Being relatively new to the ways of the deep woods, I decided to place a call to the game warden. I didnít know if there was something the warden service could tell me to do, or something they could do. Much to my disappointment, I was told that nature would take its course, and the coyotes would probably take care of the situation. This did not sit well with me, because I knew I couldnít keep looking out the window at a creature in distress. My husband and I began to formulate a plan.
We knew that the ice was probably not strong enough to support our weight if we walked on the ice, so we began to analyze our boat options. We figured if we got into one of our 14-foot aluminum boats, we would be able to pole our way across the ice to the deer. Our next step was to get together everything we would need in order to rescue the deer once we approached him.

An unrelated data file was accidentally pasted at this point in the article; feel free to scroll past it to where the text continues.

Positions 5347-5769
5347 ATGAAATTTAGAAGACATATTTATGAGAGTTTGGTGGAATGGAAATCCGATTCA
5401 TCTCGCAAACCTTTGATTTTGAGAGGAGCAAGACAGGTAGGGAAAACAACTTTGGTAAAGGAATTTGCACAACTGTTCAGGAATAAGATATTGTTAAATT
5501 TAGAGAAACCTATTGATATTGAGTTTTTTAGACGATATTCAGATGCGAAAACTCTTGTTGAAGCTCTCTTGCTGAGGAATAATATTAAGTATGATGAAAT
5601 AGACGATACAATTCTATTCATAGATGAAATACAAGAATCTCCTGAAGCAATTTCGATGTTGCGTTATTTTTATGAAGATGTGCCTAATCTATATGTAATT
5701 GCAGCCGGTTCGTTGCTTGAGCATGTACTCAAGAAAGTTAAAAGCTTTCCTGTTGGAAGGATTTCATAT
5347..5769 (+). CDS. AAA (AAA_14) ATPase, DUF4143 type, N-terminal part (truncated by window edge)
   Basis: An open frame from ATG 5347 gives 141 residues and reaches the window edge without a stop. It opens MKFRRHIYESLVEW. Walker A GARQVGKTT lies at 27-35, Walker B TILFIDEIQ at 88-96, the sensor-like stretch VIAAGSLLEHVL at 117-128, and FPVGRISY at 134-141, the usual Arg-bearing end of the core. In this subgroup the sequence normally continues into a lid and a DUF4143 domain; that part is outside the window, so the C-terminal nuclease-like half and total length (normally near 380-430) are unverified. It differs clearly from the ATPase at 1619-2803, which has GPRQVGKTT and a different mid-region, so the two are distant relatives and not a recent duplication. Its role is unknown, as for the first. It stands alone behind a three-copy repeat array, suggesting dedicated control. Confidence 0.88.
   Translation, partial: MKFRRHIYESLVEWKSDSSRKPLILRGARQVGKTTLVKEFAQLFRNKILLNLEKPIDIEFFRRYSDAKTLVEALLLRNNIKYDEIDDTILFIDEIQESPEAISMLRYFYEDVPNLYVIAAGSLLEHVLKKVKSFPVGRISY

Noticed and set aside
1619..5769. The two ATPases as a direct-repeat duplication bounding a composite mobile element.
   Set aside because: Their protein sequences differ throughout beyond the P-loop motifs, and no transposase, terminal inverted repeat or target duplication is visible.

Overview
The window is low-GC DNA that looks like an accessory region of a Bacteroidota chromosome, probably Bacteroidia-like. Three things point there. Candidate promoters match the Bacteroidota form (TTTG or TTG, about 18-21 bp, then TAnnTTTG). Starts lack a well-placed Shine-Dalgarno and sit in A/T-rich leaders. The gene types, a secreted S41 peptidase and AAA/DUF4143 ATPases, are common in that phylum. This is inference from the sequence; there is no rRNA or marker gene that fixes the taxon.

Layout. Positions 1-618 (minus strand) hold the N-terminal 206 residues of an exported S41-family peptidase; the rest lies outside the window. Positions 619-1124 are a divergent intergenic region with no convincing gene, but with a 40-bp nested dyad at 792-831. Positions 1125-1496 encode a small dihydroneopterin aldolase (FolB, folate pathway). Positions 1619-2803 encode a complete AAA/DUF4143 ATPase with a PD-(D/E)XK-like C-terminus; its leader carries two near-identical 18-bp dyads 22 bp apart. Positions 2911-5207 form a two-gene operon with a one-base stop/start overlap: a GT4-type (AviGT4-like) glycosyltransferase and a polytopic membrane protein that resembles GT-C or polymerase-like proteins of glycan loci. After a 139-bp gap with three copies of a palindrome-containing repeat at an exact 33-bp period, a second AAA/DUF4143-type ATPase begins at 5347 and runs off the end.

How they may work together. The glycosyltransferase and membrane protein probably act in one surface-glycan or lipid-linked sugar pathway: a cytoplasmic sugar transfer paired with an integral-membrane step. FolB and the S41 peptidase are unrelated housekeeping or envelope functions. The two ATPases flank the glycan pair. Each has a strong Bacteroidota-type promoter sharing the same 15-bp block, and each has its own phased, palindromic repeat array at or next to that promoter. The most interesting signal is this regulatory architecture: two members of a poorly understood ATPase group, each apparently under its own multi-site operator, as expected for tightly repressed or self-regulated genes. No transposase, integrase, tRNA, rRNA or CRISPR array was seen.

We had not a clue as to what we were doing, but we knew we had to make the attempt. I ran to the shed while my husband went to get the boat ready. I pulled out a length of rope (for dragging purposes if necessary), a pail full of oats that I dug out of a bin, (I figured he would be hungry and would eat it if necessary), and an old pair of leather gloves. I then took a shovel and bucket and scooped up some loose gravel from the parking lot. I figured I could throw some around his body and it would provide traction if he decided he wanted to get up as we approached close to him. I brought these things down to the edge of the dock, and then went back to dress warmly for our adventure.